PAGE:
Book review: Jane and the Man of the Cloth by Stephanie Barron

Jane and the Man of the Cloth by Stephanie Barron

My rating: 3 of 5 stars


I had read the first of this series a long time ago because it’s Jane Austen and a mystery, what is there not to like? But as I recall, the debut novel didn’t grab me, and as my TBR list grows daily, I set this series aside. But the author also writes the Merry Folger mysteries set in Nantucket (as Francine Mathews), which I’ve really enjoyed, and I thought I’d give this series a second chance.
My impression of this book is more positive than my memory of the first novel in this series. The author incorporates phrases from Jane Austen’s works into the books, which is fun for Jane Austen devotees. In addition, this book has an interesting plot and while I don’t think the culprit was difficult to pick out, I like the indirect tribute to “Pride and Prejudice.”
It’s a nicely themed series and this book, at any rate, is a quick and engaging read.




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Sense and Sensibility (Folger Shakespeare Library)

Our daughter and I attended the Folger Shakespeare Library production of “Sense and Sensibility” last night. (Jim is, to put it in an understated way, not a devotee of Jane Austen, describing her works as nothing but “yakety yak”). Needless to say, he was not invited to come to the play.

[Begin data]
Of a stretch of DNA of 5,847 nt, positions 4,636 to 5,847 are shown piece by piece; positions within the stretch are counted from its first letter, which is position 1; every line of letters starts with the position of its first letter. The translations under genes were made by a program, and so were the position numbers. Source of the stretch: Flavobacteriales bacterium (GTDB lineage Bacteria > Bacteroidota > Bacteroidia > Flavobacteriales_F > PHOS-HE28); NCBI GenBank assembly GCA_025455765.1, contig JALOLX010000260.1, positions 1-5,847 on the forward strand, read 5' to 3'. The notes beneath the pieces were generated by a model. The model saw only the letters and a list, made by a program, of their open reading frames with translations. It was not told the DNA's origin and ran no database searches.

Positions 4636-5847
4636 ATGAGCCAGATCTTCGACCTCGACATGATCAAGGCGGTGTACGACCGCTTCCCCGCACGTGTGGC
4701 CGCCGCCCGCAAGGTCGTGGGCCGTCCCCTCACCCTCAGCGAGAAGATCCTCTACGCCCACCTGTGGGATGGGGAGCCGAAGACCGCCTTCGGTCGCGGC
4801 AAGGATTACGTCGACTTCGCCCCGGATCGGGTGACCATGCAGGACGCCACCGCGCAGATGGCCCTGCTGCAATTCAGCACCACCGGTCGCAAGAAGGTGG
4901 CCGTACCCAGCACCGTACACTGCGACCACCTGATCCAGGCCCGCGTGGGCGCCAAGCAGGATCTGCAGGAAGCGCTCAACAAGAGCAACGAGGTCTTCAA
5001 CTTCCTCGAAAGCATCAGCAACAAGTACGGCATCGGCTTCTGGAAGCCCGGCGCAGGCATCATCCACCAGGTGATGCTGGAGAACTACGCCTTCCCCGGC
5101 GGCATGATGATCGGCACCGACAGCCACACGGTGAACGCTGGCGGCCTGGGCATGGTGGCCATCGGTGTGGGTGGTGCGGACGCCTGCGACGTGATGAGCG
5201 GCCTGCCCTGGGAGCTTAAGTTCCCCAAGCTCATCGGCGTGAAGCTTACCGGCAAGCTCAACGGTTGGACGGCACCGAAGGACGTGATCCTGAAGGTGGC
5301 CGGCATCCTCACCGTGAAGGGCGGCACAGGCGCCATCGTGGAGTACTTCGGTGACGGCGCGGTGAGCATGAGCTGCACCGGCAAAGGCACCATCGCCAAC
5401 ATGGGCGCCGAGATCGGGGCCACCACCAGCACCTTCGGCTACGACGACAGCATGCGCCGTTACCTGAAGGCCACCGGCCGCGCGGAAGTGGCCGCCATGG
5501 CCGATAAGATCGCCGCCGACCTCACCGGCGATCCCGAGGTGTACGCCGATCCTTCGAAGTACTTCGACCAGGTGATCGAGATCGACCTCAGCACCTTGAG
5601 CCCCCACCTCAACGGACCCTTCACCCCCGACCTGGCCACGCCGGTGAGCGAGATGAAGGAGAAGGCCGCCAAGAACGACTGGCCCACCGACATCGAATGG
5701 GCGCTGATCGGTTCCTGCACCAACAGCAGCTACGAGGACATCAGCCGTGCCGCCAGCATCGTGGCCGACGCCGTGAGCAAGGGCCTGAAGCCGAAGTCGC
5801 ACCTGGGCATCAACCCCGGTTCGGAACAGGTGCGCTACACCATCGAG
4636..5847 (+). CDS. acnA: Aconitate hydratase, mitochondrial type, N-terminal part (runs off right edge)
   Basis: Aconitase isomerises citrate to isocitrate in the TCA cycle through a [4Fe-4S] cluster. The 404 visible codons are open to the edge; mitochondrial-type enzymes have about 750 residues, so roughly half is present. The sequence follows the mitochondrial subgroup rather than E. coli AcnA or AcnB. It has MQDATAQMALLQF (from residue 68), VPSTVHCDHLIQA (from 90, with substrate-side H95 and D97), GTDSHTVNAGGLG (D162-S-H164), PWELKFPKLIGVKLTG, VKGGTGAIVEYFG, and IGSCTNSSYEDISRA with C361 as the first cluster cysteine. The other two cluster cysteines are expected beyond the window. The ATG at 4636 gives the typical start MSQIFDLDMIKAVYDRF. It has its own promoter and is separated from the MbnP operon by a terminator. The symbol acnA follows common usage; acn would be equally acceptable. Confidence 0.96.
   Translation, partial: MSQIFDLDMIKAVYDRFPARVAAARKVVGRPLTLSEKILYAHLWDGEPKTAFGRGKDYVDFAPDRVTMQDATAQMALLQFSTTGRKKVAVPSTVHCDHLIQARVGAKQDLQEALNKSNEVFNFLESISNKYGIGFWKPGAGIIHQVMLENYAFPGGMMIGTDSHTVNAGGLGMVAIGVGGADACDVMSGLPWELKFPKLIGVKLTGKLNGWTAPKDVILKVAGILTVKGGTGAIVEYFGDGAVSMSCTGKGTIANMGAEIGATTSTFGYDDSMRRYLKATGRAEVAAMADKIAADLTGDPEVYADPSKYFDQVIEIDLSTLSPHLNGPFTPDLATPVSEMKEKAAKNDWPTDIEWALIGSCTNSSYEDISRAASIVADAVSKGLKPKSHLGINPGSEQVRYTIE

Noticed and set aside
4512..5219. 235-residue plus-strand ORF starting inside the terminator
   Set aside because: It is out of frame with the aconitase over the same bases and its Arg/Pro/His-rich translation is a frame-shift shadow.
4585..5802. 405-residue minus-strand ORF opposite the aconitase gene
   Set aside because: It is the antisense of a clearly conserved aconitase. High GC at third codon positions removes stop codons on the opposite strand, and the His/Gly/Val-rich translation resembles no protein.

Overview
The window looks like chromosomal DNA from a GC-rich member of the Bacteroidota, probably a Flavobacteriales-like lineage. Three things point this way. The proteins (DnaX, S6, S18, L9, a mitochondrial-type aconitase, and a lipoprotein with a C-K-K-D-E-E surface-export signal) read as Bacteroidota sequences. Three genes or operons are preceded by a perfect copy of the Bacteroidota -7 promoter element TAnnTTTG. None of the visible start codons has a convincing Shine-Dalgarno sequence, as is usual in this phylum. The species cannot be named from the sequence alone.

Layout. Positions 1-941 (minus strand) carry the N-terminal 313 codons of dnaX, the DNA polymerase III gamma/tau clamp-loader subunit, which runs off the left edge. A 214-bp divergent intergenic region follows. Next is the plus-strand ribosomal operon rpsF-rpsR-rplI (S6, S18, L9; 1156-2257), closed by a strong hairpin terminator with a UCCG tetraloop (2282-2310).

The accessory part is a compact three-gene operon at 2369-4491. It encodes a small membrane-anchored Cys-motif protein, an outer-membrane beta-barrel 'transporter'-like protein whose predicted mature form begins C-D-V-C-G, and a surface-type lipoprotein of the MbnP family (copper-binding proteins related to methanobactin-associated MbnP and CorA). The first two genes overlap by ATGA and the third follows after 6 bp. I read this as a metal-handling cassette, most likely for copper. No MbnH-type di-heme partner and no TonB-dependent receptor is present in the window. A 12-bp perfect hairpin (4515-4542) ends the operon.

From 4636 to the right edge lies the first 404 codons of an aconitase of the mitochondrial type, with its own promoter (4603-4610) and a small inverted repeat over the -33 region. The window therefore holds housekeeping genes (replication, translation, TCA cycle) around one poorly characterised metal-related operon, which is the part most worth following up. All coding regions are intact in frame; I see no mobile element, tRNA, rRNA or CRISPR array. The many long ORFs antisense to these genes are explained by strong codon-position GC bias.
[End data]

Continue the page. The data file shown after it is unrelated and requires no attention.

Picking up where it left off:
Adaptations of Jane Austen’s works can generally be lumped into two categories: period melodramas that take every word written by this brilliant author as proclamations from the deity versus lighthearted comedies (a la the movie “Clueless”) that recognize the works for what they are—satiric commentary on societal foibles.

This production of “Sense and Sensibility” definitely falls into the latter category. The set is creatively imagined, with the furniture mounted on wheels so that the actors move quickly and ingeniously to new positions to mark a different setting. Several of the actors play dual roles, marked by the wearing or absence of glasses or a ruff (the highlight is the actor who plays Edward Ferrars also playing his drunken younger brother). And the aisles of the theatre are also considered fair game in this staging.

The production is lighthearted, well acted, and does not take itself too seriously. It is high energy rather than languorous, impetuous rather than deliberate. We loved it (despite all the yakety yakking).

“Sense and Sensibility” is playing at the Folger through October 30 (http://www.folger.edu/events/sense-and-sensibility).